Islamic State’s weaponization of consumer drones that anyone can buy off the shelf or on Amazon has reached new heights during the battle for Mosul that has been raging since October 2016. A recent propaganda video released by Islamic State showed off the militant group’s increased confidence in using small quadcopter drones to hover in place and drop small bombs on Iraqi military forces. One snippet of the video even shows a drone’s bomb striking a U.S.-manufactured Abrams tank in use by the Iraqi military.
Iraqi military forces backed by the U.S. have faced a growing threat from small swarms of quadcopter drones as they battle to take back the city of Mosul from entrenched Islamic State fighters. The latter have used relatively cheap off-the-shelf drones to scout the battlefield from above, record propaganda videos of their suicide vehicle bombs, and even as improvised flying bombs. But the recent video obtained by the Middle East Media Research Institute from an Islamic State online channel provides a string of footage that shows drones dropping bombs on Iraqi soldiers and the Abrams tank.
Warning: The video shows graphic battlefield footage of a bomb exploding near a tank commander. Read More
When a 2015 Tesla Model S collided with a tractor trailer at highway intersection west of Williston, Florida, the resulting crash killed the Tesla driver. An investigation of the May 7, 2016 incident by federal investigators found that the Tesla car’s Autopilot driver-assist system was not at fault and showed that the driver had at least seven seconds to spot the tractor trailer prior to the crash. But the tragedy emphasized the fact that the latest automated cars still require drivers to pay attention and be ready to take back control of the wheel.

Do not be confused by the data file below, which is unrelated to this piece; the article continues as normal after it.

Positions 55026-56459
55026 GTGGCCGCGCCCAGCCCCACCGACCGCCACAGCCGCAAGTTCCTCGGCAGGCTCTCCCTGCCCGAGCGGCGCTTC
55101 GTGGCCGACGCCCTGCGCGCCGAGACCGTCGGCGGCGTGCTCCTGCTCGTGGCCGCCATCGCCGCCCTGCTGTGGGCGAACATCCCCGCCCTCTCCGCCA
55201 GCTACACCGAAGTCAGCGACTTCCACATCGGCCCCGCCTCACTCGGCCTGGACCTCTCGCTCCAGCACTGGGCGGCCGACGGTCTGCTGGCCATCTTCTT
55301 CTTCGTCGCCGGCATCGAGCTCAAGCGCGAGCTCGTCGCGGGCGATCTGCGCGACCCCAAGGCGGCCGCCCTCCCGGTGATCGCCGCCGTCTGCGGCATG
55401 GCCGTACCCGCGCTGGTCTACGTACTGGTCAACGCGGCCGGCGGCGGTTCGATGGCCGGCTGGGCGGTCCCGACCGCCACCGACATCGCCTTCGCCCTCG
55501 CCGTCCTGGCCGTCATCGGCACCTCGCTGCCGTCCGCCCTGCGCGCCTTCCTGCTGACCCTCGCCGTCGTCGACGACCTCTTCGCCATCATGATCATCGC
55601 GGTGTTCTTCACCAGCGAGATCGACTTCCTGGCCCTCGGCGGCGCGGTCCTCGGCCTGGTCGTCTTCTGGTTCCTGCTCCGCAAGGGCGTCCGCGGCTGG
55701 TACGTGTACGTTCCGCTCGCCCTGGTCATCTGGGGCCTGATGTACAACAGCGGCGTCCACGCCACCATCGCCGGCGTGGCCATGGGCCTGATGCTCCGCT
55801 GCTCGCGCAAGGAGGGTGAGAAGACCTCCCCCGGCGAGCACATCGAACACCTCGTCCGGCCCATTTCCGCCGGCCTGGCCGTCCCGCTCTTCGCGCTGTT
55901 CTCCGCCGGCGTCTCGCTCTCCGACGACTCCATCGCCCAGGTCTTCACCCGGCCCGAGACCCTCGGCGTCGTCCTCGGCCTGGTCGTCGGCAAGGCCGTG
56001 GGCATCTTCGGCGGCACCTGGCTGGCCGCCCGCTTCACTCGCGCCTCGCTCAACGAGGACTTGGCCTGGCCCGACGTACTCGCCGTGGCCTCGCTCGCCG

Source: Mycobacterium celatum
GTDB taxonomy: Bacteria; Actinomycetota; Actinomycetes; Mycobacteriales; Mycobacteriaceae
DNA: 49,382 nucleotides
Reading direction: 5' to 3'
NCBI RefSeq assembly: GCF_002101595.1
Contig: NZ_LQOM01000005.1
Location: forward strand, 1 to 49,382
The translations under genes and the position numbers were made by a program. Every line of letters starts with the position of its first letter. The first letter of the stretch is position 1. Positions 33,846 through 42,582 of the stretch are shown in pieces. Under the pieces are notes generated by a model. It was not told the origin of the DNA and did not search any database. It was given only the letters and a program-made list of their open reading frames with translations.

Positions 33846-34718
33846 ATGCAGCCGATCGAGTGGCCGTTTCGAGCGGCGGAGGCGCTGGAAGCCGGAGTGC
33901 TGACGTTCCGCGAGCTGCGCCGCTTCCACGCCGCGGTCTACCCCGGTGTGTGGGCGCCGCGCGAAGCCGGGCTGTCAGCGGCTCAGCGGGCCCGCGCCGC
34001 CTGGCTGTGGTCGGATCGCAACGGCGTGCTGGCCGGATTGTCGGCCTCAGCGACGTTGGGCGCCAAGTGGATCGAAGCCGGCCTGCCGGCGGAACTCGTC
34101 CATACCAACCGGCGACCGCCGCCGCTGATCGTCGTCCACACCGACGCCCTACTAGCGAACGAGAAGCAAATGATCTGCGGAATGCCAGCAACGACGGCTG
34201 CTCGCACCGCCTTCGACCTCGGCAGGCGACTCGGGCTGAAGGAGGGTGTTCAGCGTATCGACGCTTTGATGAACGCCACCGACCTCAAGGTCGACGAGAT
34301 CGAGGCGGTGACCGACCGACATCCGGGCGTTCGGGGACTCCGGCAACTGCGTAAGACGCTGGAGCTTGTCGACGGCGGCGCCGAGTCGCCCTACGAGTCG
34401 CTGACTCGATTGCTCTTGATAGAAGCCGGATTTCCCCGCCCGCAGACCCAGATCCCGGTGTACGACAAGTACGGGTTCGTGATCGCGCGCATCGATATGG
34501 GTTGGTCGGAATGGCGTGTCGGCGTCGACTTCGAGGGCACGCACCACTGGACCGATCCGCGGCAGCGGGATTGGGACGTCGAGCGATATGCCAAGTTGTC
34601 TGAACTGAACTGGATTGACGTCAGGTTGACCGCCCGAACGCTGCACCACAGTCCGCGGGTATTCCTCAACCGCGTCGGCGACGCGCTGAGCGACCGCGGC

The need for human drivers to take control at least some of the time will last until automakers roll out the first fully driverless commercial vehicles. Most studies have understandably focused on how quickly drivers can take back control from future self-driving cars in emergency situations. But researchers at the University of Southampton in the UK found very few studies that looked at takeover reaction times in normal driving situations such as getting on and off of highways. Their new paper found such different takeover reaction times among individual drivers—anywhere from two seconds to almost half a minute—that they suggested automated cars should give drivers the flexibility to choose how much time they need. Read More